A Complete Guide to DB2 Universal Database
||Author: Don Chamberlin|
List Price: $62.95
Our Price: Click to see the latest and low price
Publisher: Morgan Kaufmann (15 August, 1998)
Sales Rank: 76,752
Average Customer Rating: 4.64 out of 5
Customer ReviewsRating: 5 out of 5
Excellent book for Beginners
I bought this book when I started out in DB2. It's interesting, humorous style made for easy-reading and I covered most of the book within 2 weeks. This book is not a reference text or a thorough description of the more advanced areas of DB2, but covers the entry level to intermediate levels brilliantly.
Rating: 4 out of 5
Good rewrite of basics, advanced stuff not complete
As an experienced DBA and DB developer in just about every major DB product except DB2, I was disappointed that there is no book on the market explaining "in DB2, feature A works like this; feature B goes like that; feature C is entirely unique, etc. etc."
However, due to the detail and simply great authoring of the chapters regarding basic data management and data definition, everything is revealed to the trained DBA eye. It was a pleasure to read, frankly, but I'm not sure if a beginner would be able to 'read between the lines' as I did.
This book would be five stars but for the following problems- the cover seems to have be constructed with tissue paper, and in my opinion the chapters regarding embedded/external language (C, Java, etc.) and DBA administration should be carved out and put in seperate books, where they can be given proper attention.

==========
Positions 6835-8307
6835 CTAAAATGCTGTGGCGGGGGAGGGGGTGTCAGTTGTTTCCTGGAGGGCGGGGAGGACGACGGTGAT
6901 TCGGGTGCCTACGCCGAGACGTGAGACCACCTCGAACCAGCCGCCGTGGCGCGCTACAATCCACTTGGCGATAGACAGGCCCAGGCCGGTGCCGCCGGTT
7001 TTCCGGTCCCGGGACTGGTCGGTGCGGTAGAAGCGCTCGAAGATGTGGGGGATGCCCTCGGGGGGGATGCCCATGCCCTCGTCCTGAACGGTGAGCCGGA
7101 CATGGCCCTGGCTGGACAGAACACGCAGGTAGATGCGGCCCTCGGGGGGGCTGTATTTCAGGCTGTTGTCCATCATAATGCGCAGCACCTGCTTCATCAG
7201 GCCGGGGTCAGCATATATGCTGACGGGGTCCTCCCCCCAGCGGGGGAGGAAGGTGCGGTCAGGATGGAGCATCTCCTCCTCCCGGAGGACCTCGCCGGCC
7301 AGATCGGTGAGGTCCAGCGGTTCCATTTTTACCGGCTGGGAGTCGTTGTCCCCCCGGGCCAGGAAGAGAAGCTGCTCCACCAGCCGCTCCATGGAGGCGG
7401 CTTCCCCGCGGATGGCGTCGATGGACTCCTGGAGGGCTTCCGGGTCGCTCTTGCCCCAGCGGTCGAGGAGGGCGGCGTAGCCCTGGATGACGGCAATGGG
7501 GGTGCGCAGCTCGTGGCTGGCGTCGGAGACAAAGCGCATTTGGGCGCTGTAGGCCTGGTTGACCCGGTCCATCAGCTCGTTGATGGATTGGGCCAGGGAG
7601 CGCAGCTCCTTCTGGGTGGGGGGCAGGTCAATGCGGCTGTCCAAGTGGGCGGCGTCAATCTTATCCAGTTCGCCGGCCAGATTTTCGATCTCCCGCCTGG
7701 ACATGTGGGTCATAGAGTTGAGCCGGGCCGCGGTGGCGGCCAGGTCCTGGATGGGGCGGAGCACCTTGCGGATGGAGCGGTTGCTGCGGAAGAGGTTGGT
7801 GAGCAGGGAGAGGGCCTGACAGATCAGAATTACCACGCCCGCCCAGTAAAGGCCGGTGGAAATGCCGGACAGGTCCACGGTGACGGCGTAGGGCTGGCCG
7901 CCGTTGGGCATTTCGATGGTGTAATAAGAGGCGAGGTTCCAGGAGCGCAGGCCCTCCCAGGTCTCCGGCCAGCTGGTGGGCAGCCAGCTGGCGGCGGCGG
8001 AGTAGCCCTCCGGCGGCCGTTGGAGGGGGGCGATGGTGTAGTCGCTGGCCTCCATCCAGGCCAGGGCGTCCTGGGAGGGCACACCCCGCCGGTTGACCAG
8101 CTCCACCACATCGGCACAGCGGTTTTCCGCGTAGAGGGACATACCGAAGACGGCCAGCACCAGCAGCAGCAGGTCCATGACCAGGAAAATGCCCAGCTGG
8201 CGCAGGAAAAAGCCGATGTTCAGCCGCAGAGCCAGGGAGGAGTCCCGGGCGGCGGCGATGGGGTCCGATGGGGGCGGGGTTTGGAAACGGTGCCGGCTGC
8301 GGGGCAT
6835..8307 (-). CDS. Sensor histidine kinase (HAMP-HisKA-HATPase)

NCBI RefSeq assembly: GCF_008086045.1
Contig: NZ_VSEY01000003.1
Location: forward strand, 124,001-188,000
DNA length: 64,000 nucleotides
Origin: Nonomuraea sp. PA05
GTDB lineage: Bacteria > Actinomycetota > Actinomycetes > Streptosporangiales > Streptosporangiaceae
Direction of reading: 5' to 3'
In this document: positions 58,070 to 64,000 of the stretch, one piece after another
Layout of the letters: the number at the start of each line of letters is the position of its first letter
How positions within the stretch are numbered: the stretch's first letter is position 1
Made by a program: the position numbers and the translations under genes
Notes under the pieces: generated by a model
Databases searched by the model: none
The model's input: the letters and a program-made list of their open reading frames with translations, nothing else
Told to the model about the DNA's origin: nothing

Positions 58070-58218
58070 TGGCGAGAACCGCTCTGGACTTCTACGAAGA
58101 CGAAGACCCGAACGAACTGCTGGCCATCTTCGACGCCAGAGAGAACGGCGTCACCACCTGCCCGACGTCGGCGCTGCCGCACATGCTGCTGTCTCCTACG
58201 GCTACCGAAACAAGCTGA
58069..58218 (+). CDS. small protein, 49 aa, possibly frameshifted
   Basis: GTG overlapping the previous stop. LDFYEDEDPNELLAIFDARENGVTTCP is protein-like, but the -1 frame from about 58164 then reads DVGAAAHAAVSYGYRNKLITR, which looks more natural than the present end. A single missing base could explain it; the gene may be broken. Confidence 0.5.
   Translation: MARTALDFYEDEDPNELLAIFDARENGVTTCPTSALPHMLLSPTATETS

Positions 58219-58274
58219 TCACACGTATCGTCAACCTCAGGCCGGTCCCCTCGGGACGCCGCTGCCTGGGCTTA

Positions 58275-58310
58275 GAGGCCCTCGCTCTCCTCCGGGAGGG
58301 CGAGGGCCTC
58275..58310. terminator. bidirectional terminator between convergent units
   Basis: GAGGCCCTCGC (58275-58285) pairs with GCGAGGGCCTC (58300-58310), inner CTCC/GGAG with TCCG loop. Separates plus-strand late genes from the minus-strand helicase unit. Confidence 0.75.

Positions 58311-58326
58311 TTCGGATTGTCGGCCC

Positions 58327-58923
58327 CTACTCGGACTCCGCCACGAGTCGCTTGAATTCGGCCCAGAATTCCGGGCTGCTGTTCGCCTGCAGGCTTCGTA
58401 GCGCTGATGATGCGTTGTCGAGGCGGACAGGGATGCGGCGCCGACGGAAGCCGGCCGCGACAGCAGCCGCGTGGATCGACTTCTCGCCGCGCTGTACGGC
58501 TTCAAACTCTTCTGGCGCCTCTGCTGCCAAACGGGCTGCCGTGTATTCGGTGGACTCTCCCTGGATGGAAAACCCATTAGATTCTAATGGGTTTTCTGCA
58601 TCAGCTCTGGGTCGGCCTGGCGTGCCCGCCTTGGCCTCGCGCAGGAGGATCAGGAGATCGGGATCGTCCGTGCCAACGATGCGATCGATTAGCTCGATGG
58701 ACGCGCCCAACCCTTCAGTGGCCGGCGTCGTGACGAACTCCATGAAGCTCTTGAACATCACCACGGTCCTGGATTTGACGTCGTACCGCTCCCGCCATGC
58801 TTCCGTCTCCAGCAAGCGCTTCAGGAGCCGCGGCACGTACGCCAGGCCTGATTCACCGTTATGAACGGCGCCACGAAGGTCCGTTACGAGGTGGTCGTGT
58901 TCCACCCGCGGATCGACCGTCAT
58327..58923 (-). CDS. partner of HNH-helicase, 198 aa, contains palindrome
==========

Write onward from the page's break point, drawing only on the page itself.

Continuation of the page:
Furthermore, codepages and general management of multilingual characters are simply absent, which is great shame because as far as I can see DB2 has the best management of all the major DB products. I'd really like to know if I'm fully exploiting the 'graphic' (double-byte character) datatype and charset translation features.
Rating: 5 out of 5
DB2 for UDB Application developers must have this book!
Common table expressions and super groups are very well explained in this book, with many detailed examples . The examples progress in a well defined manner. I agree with jbrunton that more Java JDBC and SQLJ examples would be useful.
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